The reigning champions from the class’s last edition in 2019 took the win from last to jump, using all of their experience to find 0.62sec of headway.
Their three wins as a combination put them on a level with record-setters David Bowen and Delsey, who landed three consecutive victories between 1990 and 1992, and Captain John Ledingham and Castlepollard, who repeated the feat between 1993 and 1995.
But the partnership go down in history for their enduring consistency, as they have also landed second place on three further occasions.
“It seems a little surreal at the moment but I am over the moon really,” Harriet said.
A few things have changed for Harriet in the two years since she last claimed this title: she has got married to jockey Will Biddick and had son Archie, now 16 months old.
“Mickey”, meanwhile, has spent two years being ridden by 15-year-old Joss Phillips.
“My dad [Rupert Nuttall] had a great plan to ask if we could have him back in June this year for the speed derby and thank God he did,” Harriet said. “He goes back to them in two weeks time. I hope we will be back again though.”
There was a high percentage of inexperienced combinations in this year’s field, with Harriet’s greatest rivals in recent years Matt Sampson and Top flight True Carlo not competing, while Guy William’s double victor Casper De Muze has now retired.
The greatest threat looked like it might come from Guy’s new ride this year, the stallion Triomphe Kervec, only for the partnership to drop out of contention when they were eliminated at the second fence.
Two very quick mares were also in the running, having performed well in the back ring speed derby qualifier. Jess Hewitt and Hot Bluebird, winners of last year’s winter B&C championship at the July meeting, started strongly but the mare was reluctant to drop down the bank and was eliminated after ducking out at the treble of planks.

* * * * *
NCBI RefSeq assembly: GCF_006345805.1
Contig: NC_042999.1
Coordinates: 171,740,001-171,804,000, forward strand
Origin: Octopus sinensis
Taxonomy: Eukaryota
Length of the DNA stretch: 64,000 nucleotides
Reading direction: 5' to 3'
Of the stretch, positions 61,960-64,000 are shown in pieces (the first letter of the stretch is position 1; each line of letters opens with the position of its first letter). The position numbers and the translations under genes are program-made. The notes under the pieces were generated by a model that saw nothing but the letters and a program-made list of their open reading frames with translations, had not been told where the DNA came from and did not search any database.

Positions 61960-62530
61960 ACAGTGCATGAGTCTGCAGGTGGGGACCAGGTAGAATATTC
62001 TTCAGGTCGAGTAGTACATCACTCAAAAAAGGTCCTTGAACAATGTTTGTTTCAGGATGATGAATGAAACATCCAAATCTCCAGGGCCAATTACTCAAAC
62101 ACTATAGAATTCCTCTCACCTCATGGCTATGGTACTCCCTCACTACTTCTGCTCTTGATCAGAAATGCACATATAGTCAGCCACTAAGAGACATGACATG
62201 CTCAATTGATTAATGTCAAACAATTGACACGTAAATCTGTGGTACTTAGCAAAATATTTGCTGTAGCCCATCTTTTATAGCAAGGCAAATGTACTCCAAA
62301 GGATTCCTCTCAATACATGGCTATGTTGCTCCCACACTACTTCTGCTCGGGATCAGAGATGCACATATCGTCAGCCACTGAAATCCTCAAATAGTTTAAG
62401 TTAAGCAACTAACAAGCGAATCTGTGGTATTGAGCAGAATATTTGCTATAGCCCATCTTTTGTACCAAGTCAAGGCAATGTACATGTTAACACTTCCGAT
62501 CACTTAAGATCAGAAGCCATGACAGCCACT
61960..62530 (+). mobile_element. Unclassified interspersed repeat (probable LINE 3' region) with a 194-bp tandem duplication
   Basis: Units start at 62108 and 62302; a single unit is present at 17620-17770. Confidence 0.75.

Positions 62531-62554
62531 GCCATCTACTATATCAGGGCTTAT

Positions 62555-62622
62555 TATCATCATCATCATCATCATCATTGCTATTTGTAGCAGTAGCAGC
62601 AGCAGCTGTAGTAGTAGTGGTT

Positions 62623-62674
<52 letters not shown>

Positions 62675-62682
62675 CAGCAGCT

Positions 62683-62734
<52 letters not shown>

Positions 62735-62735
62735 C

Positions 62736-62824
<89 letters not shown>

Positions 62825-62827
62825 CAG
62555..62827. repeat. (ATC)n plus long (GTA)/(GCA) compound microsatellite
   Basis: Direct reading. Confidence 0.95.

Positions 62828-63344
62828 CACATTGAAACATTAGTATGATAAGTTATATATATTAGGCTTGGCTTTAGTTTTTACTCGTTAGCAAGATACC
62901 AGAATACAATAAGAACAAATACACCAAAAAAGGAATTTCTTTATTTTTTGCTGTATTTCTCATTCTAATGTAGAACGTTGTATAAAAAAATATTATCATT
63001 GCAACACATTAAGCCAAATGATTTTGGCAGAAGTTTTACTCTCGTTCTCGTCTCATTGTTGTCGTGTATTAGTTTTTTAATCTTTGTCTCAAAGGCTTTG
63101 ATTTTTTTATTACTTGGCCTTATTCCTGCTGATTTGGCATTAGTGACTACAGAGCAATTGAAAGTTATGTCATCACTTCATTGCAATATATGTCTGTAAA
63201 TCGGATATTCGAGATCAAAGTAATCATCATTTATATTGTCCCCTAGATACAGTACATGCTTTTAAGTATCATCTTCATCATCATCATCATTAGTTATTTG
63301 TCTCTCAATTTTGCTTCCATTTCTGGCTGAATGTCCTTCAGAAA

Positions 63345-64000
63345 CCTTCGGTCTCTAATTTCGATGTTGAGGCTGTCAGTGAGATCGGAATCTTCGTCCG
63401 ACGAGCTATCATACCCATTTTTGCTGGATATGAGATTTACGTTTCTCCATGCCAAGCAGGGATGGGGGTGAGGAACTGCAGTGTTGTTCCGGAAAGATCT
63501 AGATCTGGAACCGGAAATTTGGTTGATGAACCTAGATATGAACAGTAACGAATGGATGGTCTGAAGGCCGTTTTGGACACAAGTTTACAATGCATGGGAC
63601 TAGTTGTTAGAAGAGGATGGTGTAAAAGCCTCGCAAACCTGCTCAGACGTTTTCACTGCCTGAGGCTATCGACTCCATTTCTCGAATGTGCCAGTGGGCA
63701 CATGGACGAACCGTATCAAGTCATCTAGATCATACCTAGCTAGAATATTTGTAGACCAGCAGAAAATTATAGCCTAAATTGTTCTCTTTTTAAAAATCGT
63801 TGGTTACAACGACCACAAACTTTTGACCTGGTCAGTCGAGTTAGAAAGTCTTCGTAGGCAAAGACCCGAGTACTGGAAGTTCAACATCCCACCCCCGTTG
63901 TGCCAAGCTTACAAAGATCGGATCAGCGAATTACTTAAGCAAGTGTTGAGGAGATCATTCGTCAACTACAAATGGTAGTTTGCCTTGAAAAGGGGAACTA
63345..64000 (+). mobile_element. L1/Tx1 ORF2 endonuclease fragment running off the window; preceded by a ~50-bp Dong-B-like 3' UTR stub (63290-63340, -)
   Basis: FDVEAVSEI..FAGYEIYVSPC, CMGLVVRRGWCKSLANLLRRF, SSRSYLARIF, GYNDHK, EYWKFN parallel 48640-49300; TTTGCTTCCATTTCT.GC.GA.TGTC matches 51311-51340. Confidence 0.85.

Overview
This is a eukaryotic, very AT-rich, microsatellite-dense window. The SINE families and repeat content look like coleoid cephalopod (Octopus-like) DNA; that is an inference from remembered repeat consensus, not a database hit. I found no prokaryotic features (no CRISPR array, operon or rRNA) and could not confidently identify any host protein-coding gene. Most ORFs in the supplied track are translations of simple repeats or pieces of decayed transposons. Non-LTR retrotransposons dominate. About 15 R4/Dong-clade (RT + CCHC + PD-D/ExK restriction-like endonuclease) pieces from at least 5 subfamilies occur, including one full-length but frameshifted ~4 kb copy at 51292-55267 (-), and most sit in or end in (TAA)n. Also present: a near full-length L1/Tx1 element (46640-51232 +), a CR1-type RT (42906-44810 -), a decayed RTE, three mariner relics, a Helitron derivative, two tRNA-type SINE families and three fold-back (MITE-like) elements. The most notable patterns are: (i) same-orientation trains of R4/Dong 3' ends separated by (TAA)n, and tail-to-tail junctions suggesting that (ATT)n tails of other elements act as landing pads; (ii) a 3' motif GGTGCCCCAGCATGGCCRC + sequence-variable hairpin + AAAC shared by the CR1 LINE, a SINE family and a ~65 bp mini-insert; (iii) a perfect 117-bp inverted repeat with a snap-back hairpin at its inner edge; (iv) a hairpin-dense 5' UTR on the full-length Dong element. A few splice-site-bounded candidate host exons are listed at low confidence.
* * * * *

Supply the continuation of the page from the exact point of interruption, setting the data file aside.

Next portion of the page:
Jackson Reed Stephenson and Muna VD Bisschop, winners of the qualifier, also ended up retiring.
By the time 16 of 23 competitors had jumped, pathfinder Charlene Bastone was lying in first and second place. She had produced a solid clear with the green mare Halina HL from first-to-go and followed up with a round that edged 0.34 sec ahead on her more experienced second ride Fyberlinus H, who was fast but lowered two of the three planks.
But it was Brazillian Carlos Eduardo Mota Ribas, a regular Hickstead competitor who first came here in 1998, who challenged Harriet by breaking the 100sec barrier — the marker of a round in true contention.
While a Brazilian has won the Derby before — Nelson Pessoa in 1996 — no Brazillian has ever won the speed derby, but Carlos came close. He set a time of 97.23 aboard John and Clare Whitaker’s eight-year-old Trix, who was tacking the course for the first time.
“I knew a 97sec round is a winning time in the speed derby so my plan going in was to go in and go for it,” Harriet said. “I thought if I have a fence, I need to be a bit more cautious as I would only have another fence in hand before Charlene’s time.
“When I went in though I went too slow at the start, so I was in a bit of a panic at end, cutting it fine.”
Carlos took the ride on Trix following a conversation with Robert Whitaker at a show in Belgium in December and realised recently that he could be a contender for this class.
“I started riding him and we very much clicked together. A month ago we tried some natural fences and he didn’t hesitate. In my mind I knew we could have a good round here,” he said.
“To win I knew I would have to beat madame here [Harriet] and the top riders who are specialists in these kind of classes, but you never know what will happen. I jumped the trial yesterday and a two-phase to show him the way.
“I had my plan and I know the course very well — I fell off at the Irish bank before. I have had so much misery in this ring, but also so much happiness.
“I know exactly how I lost this though,” he added. “I jumped the white gate and saw the Irish bank and saw a straight line on a long stride long distance. I thought I’d prefer to go to the BBQ tonight rather than hospital, so I knew Harriet would be winning!”